How To Become Friends With Someone Over Text

Scientifically reviewed by Viktor Sander B.Sc., B.A.

“I’m never sure what to say when I’m texting someone, especially someone I don’t know very well. Sometimes, I worry that I’m a boring texter, and I can’t think of any funny or interesting conversation starters.”

Texting can be a good way to stay in touch with someone, get to know them better and make arrangements to meet in person. But you might struggle to think of things to say or how to keep the conversation going. In this article, you’ll learn how to make friends with someone over text.

1. Follow up soon after getting someone’s number

If you’ve had a great conversation with someone and clicked over a mutual interest, suggest that you exchange numbers. This may feel a little awkward, but it gets easier with practice. For example, you could say, “I’ve really enjoyed our chat! Can I get your number? It’d be great to stay in touch.”

The next step is to follow up within a couple of days. Use your mutual interest as a reason to stay in contact when you text a friend for the first time. Ask them a question, share a link, or get their opinion on a topic.

For example:

  • [To someone you met at a cooking class]: “How did that spice mix turn out?”
  • [To someone you met in your engineering seminar]: “Here’s that article on nanobots I mentioned yesterday. Let me know what you think!”
  • [To someone you met at a party who shares your taste in books]: “Hey, did you know that [author you both like] has a new book coming out soon? I found this interview where they talk about it [link to brief video clip].”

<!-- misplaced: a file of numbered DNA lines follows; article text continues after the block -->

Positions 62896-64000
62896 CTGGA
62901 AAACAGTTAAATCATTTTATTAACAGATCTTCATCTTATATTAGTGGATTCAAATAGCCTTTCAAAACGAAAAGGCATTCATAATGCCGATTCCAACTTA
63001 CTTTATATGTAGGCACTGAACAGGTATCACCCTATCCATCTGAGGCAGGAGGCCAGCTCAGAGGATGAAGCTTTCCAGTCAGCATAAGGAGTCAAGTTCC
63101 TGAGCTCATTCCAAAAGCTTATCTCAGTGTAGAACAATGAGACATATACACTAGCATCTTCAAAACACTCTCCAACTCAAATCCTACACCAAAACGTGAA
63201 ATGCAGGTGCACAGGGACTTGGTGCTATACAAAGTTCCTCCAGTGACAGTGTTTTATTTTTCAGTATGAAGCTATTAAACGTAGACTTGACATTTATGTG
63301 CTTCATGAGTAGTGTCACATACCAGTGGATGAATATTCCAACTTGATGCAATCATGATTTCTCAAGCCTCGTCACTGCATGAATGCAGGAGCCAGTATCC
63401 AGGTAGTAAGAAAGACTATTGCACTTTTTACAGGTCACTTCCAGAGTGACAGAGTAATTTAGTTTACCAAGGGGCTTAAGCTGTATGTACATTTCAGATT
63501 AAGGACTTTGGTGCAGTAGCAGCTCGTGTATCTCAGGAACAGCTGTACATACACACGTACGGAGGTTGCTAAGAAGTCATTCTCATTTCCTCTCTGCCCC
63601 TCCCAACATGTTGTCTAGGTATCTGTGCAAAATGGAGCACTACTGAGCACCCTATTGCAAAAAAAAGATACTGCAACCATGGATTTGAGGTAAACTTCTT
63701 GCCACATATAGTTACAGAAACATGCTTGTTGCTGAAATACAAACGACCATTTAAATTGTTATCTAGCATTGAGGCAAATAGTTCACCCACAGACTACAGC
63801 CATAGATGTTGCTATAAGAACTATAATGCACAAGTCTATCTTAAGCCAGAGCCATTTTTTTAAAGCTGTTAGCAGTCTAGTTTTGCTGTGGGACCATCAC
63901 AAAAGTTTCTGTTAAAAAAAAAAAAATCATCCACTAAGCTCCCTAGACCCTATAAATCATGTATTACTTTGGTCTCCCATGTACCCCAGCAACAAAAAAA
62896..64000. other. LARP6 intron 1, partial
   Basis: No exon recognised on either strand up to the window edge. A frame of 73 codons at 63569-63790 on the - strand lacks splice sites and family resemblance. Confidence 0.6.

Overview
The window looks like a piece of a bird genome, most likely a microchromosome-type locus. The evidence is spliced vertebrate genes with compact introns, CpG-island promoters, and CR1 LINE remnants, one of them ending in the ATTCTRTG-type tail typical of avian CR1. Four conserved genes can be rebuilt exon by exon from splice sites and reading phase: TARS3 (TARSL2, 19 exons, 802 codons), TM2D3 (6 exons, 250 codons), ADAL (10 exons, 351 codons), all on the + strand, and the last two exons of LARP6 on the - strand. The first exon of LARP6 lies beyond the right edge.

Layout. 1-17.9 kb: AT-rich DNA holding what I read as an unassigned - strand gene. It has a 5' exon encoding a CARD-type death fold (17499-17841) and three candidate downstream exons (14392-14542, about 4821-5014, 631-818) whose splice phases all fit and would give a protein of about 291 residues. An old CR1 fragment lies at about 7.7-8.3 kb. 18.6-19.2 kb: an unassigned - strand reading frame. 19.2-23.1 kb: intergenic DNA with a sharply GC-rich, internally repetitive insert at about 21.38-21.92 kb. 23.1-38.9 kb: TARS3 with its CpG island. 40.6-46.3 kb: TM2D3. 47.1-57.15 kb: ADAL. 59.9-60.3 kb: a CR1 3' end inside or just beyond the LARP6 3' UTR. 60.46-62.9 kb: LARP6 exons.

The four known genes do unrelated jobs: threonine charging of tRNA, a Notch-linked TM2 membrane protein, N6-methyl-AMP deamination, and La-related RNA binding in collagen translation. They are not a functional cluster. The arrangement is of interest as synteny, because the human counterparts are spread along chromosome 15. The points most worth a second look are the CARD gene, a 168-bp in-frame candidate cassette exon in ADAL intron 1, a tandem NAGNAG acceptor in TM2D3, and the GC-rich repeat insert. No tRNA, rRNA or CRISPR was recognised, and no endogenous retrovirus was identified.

2. Remember basic texting etiquette

Unless you know someone well, it’s usually best to follow the standard rules of text etiquette:

  • Do not send excessively long texts, as this can make you come across as overeager. As a general rule, try to make your messages roughly as long as the messages you receive.
  • If you don’t get a response to a message, do not send multiple follow-up texts. If you have an urgent question, call.
  • Match the other person’s emoji usage. If you overuse them, you may come across as too enthusiastic.
  • Do not break up long messages into several shorter messages. Sending multiple texts when one would do can trigger multiple notifications, which can be annoying. For example, text, “Hey, how are you? Are you free Saturday?” instead of “Hey,” then “How are you?” followed by “Are you free Saturday?”
  • Spell words correctly. You don’t have to use perfect grammar, but your messages should be clear and easy to read.
  • Be aware that adding a period after a one-word answer (e.g., “Yeah.”) can make your message come across as less sincere.[1]

Close friends often break these rules and develop their own style when texting. You don’t need to follow these rules forever. However, it’s sensible to use them in the early days of your friendship.

3. Ask meaningful questions

When you get to know someone in person, asking thoughtful questions is a good way to find out what you have in common and build rapport.

The same principle applies when you’re getting to know someone over text. Begin with small talk and gradually introduce more personal topics. At the same time, try to avoid firing off too many questions. Aim for a balanced conversation where you both share things about your thoughts and feelings. See this guide for more tips: How to have a conversation without asking too many questions.

Use open questions

Instead of closed or “Yes/No” questions, ask questions that encourage the other person to give you more details.

For example: